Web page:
Last spring, after one of my car tires deflated as I pulled out of the driveway, I parked and walked 200 yards to Nick’s, the nearest filling station and mechanic shop, to ask for advice.
I’m a Nick’s regular, but I know very little about the people who work there beyond what anyone would observe with each quick, practical visit. For years, my gas had been pumped either by a Lebanese man named Karim, or an attractive young guy whose name I never caught and was too shy to ask for. Both are gone; Karim died of cancer a year ago, and soon after, the young guy moved on.
After Karim died, another Lebanese man would often pump my gas; this, I learned later, was Nick, the owner. Nick is older, in his eighties; his bald head is peppered with spots and his gait is slow. His accented speech, emphatic, punctuated by silences, makes it seem as if he’s half here and half elsewhere, but he’s sharp, in charge, in touch, and focused on the nuances of his shop.
I stepped into the garage and explained my situation to a younger assistant. He thought for a minute. ¨Go back and drive the car over here, we’ll take a look.¨
Then Nick appeared from behind a lifted car. ¨No, no, no!¨ he said. ¨This can ruin the wheel.¨ He pointed a finger at his charge. ¨You pump the tire and bring it here.¨
Dutiful, the assistant walked back with me and pumped some air from an ancient metal canister into my tire. As he pulled into the garage, Nick watched, checking out the tires from a few angles.
¨You may need a new tire or you may need just a patch. We’ll put it on the lift and look. Wait in there,¨ Nick said, gesturing to the little registry room off of the garage.
This was my first time inside, but looking around, something felt familiar. A lot of things, actually. The garage, the office, Nick: they all reminded me of my grandfather, Joe, who was a race car mechanic. Worn, smelling of stale cigarettes, and lit by fluorescent lights that seemed to have survived a few decades burning at the same low temperature, Nick’s place was spare, like my grandfather’s garage, containing just the basics. I could feel how much time was spent here: minutes, hours, days—a lifetime.
My grandfather was an impenetrable person whose conversation ran almost exclusively along the lines of cars, race cars, and races. As a child, I felt in his garage a mystique laced with touches of comfort and touches of fear. Deep in a central Phoenix, fifties-era neighborhood strung with one-story houses and backyard citrus groves, his garage loomed out back off a stretch of polished red concrete. Inside, the garage was cool and dark. The shelves were lined with old peanut and cashew canisters filled with (metal) nuts and bolts. A pinup calendar hung on one wall; naked women with huge, cartoonish breasts posed on top of Jaguars and Ferraris. Fixed in the middle of the room would be, of course, a car, one of a few classics, the gods of that house, whose inner workings were as mysterious to me—and as little probed—as those of the man who worked on them.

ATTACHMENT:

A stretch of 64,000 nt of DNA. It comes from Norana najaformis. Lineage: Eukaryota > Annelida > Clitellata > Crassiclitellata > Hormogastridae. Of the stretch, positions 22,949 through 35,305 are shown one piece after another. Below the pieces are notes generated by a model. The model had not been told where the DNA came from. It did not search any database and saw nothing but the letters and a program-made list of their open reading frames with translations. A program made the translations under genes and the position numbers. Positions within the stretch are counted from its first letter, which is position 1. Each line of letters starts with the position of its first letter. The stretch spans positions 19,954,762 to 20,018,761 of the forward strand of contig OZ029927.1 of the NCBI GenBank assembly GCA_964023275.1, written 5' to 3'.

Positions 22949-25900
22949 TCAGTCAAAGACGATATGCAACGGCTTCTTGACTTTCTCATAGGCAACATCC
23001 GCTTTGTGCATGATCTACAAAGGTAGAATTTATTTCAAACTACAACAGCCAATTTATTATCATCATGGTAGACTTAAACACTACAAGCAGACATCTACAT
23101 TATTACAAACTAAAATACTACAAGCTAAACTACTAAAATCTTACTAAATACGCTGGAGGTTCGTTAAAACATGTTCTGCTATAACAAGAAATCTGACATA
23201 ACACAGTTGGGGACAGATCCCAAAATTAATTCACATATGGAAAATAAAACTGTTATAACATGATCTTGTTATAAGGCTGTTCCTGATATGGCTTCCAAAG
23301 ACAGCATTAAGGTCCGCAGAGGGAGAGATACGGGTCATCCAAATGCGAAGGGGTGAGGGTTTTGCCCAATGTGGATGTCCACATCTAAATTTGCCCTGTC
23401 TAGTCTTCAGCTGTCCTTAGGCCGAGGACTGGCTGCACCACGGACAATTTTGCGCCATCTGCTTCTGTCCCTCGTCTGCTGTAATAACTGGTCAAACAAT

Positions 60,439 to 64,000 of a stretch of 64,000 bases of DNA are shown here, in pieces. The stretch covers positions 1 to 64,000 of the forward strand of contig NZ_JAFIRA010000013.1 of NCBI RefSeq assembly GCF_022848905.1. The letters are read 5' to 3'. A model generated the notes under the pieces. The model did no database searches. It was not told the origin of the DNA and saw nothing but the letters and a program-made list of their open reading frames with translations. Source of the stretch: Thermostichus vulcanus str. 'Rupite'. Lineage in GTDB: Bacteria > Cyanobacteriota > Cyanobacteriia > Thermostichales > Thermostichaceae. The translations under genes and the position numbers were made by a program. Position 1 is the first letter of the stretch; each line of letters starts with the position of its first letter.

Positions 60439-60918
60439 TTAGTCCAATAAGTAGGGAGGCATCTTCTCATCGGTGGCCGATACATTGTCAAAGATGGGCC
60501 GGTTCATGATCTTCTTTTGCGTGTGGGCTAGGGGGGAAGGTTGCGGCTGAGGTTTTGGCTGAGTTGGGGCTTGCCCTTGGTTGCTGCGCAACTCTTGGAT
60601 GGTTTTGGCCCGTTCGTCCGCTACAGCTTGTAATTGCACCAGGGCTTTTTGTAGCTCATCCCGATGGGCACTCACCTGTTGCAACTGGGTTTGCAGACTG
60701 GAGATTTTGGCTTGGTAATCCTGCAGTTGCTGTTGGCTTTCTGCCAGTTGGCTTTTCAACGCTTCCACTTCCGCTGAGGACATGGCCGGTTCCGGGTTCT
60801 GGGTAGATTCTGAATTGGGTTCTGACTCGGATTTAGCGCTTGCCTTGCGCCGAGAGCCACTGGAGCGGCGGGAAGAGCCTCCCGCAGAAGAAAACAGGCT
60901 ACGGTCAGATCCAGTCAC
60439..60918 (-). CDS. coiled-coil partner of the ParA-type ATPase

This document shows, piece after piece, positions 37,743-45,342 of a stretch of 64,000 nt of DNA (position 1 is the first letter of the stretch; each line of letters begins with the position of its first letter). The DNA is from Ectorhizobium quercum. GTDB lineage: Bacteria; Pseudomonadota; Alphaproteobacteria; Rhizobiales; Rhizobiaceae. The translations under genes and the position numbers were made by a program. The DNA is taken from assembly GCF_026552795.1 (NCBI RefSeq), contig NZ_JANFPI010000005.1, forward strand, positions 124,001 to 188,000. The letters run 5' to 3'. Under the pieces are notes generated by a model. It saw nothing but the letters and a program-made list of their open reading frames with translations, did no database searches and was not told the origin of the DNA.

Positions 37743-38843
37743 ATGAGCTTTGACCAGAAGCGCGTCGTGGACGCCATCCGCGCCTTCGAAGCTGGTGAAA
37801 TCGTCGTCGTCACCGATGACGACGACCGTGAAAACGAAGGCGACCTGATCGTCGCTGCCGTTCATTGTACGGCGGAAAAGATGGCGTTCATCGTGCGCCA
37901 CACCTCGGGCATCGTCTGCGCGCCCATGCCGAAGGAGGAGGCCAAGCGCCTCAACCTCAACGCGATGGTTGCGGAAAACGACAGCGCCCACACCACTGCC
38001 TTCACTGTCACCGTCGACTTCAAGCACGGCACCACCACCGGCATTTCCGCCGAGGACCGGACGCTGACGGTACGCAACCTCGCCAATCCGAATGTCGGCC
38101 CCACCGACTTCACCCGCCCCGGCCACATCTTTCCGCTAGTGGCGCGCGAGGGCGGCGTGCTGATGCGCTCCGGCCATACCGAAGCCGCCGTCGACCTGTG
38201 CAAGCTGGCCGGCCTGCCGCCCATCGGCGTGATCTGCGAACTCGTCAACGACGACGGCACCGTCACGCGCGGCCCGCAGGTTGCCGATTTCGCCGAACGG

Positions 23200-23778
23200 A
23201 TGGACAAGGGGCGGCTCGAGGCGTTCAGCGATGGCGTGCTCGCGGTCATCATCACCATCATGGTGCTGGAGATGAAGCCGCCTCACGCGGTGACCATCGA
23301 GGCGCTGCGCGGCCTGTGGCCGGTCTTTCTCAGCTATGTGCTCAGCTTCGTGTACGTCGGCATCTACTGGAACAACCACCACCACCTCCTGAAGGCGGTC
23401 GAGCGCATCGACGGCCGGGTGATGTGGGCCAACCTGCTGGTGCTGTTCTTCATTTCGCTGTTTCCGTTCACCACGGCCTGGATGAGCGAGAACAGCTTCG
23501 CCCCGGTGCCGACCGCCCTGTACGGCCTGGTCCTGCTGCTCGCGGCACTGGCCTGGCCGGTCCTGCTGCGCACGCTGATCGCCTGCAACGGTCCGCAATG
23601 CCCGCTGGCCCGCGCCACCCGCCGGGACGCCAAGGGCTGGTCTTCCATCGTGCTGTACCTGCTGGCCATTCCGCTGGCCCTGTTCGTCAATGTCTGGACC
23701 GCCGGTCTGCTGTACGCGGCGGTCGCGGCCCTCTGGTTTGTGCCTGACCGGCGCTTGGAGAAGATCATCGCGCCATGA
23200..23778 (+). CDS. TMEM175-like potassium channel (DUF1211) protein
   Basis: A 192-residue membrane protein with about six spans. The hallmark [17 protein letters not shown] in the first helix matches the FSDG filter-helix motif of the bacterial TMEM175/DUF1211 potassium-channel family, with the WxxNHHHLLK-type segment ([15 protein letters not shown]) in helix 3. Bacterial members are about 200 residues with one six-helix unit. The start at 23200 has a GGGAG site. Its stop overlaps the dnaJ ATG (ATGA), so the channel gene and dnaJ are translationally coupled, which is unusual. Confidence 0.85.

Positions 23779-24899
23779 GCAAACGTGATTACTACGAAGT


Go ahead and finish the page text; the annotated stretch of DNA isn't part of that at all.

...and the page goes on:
Who was the person in this space? I only knew the contours of the space itself, and even then, I only knew them from my limited perspective. I only could tell, whatever it meant, that this room, a universe lit by metal, rubber, and oil, was my grandfather’s place. This was where he really lived, which was the next closest thing to who he really was.
My family would drive to my grandfather’s house twice a year, in the late afternoon on Easter and Thanksgiving, after visiting the extended Lebanese family of my grandmother (Joe’s first wife), who died when my father was a little boy. We’d sit in the living room as Joe chain smoked, ate mixed nuts, and discussed cars, race cars, and races with my father, until he would finally lead me, my brother and my sister through the garage for a good look at the cars. (A favorite: the Model A—he’d start up the engine for us).
Then we’d step out the garage’s side door to the backyard, where we’d pull ripe grapefruits from the trees and throw them to the neighbor’s flock of sheep. The sheep would eat them skin and all. I dreaded trips to Phoenix, but throwing grapefruits to the sheep as the air cooled, next to the polished red concrete and the garage, the concrete so close, so smooth and odd to me, from another time—this holds up as one of my most mythic childhood memories.
Trips to my grandfather’s house always ended this way: a tour of the garage, a few grapefruits thrown to the sheep, and then a shuffle down the red concrete to the front yard, as the sun set, to say goodbye.
I looked into Nick’s garage, taking in its energy. Can a space itself, and a person’s presence in it, say enough about who that person is? How intimately can one know another simply by spending time in the rooms in which the other spends the most time? Those rooms might say everything and nothing at once.
And within the rooms, their objects—these cars—how much can they say? As an adult, I now understand the value—the necessity—of mastering complex but predictable systems. Among other things, they can function as conduits, ways to relate to others—even if those ways are abstract, or remote, or deeply incomplete.
I stepped into the garage to ask Nick how the inspection was going. Before I could ask, he turned from the car to face me. ¨The tire is fine,¨ he said. ¨It needs only a patch. You live right down the street?¨
Yes, I said, right down the street, so I could come back anytime to pick up the car.
I wanted to ask him something unrelated to the car—anything. ¨Do you live in the neighborhood too?¨
¨No.¨ He was quiet. ¨I live here,¨ he said with a laugh, then paused.
¨You come back in an hour and it’s finished.¨